Providing the Best Care Possible
Contact: Mardi Ford
Burr Betts, PhD, is a retired Eastern Oregon University professor of biology and administrator. Dr. Betts was appointed to the Grande Ronde Hospital Board of Trustees in January 2006. He served as Vice-Chair for two years and Secretary for three years before assuming the Board Chair position in January 2012. He completes his tenure as Board Chair in January 2013, but will remain on the board for one final year. Trustees are elected to serve three-year terms with a maximum of nine years of service. Trustees from the community at large are nominated according to Hospital policy and elected by the Board of Trustees and serve as volunteers. Grande Ronde Hospital appreciates Dr. Betts’ dedication to serving the health needs of our community in this capacity.
"World-class care, home-town touch". Those words are not just a motto to the Board of Trustees at Grande Ronde Hospital. Instead, they have guided our decision making for the last several years, and it continues to be our goal to locally provide as many high-quality health care services as possible so patients aren’t forced to drive long distances, sometimes in bad conditions.
At the heart of this philosophy is the medical home concept, which is a model of primary care that is patient-centered, comprehensive, team-based, coordinated, and focused on accessibility, safety, and quality. Above all, the goal of a medical home is to provide care at the right place, at the right time, and in a manner that suits the patient’s needs.
The most important component of a medical home is the relationship between the patient and a primary care provider like an internist or family practitioner and, thus, we’ve brought more of these physicians to our area.
Patients also need access to specialists. New full-time physician specialties include neurology and oncology/hematology. Several cardiologists travel to our Regional Medical Clinic monthly to evaluate new patients and provide follow-up treatments.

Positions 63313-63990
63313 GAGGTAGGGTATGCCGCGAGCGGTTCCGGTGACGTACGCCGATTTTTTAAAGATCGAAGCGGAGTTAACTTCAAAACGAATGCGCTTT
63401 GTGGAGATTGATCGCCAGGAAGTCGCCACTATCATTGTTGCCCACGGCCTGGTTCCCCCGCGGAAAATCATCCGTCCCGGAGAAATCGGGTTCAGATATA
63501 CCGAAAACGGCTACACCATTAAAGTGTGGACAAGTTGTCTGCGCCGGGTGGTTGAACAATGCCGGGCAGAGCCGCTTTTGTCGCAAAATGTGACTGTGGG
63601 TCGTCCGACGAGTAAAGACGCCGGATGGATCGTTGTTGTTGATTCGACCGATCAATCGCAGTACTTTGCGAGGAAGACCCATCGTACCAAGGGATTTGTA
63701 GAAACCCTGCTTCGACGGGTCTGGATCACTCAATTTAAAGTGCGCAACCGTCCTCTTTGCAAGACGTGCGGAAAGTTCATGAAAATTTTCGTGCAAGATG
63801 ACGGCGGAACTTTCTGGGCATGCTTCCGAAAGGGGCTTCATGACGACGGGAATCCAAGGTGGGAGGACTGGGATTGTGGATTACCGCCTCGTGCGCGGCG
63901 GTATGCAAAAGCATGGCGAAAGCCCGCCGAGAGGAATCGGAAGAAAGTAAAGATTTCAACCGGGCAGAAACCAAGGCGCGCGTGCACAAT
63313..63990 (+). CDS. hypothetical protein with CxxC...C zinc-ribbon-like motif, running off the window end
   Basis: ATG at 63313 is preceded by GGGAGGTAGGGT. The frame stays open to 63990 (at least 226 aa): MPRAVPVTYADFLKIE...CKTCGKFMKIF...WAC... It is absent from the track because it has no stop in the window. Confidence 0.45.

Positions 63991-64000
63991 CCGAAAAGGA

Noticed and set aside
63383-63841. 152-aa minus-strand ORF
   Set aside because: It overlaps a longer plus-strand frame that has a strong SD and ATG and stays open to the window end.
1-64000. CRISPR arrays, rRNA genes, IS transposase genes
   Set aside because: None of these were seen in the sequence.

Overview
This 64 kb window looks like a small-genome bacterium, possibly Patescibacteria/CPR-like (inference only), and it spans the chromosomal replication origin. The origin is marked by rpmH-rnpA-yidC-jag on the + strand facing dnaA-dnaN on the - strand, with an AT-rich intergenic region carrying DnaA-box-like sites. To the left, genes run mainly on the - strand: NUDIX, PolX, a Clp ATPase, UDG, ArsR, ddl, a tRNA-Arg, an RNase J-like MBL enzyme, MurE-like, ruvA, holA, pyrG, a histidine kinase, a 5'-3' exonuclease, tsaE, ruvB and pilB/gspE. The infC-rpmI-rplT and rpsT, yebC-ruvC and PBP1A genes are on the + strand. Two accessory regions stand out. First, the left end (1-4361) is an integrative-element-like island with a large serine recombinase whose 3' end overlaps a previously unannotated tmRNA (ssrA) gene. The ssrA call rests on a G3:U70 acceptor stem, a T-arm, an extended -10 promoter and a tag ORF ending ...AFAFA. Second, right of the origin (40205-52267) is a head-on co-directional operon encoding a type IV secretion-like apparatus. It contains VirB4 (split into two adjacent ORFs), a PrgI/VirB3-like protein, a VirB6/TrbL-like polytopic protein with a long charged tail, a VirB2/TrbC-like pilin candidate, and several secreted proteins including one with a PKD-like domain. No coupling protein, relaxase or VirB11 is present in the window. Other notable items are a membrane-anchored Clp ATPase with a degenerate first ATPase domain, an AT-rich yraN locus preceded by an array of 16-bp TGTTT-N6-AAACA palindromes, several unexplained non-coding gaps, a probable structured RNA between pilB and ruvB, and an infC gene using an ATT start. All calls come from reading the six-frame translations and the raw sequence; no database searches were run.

In addition, telemedicine allows local patients to be evaluated by remote physicians with specialties in intensive care, dermatology, cardiology, rheumatology, endocrinology, pediatric intensive care, neonatology, and oncology. Often these evaluations can eliminate the need for a patient to travel to a major hospital. When a patient does have to travel for an in-person treatment at a large hospital or with a specialist, our telemedicine program may allow the patient to receive follow-up evaluations without having to travel again.
In the last five years, telemedicine consults at our hospital have saved over $2 million in patient transfer costs, which can place a significant financial burden on patients not insured for transfer services.
The decision to build our helistop was based solely on the benefits patients would receive in the savings of time and money for transfers to a large hospital. The minutes saved by eliminating the need for a ground ambulance at either end of the transfer can be critical for heart attack and stroke patients.
Determination of the best treatment regimen by a primary care provider or specialist often requires tests with specialized equipment. Our new MRI and echocardiogram equipment are top-of-the-line and provide images equal to those anywhere in the world; these also can be transmitted immediately to specialists in remote locations without the patient having to travel. Our remodeled ultrasound rooms can now accommodate family members as well as patients and physicians. And we are now able to do computer-guided needle biopsies that enable radiologists to better evaluate potential cancers.
Chemotherapy is available in our oncology clinic and we can evaluate sleep problems in our sleep clinic.
An exciting component of a medical home is offering patients the ability to create a personal health record. This opportunity will soon be available to our patients through the Hospital’s public website -- the testing phase is already underway. With a personal health record, patients will be able to view results of most diagnostic tests, message their doctor, request appointments or prescription refills, view financial statements, or enter other health history information to create a more complete personal health record.
Although it is not entirely clear how health care reform will affect Grande Ronde Hospital, I am confident our Board will continue to make decisions in line with our goal of providing the best care possible to the members of our community.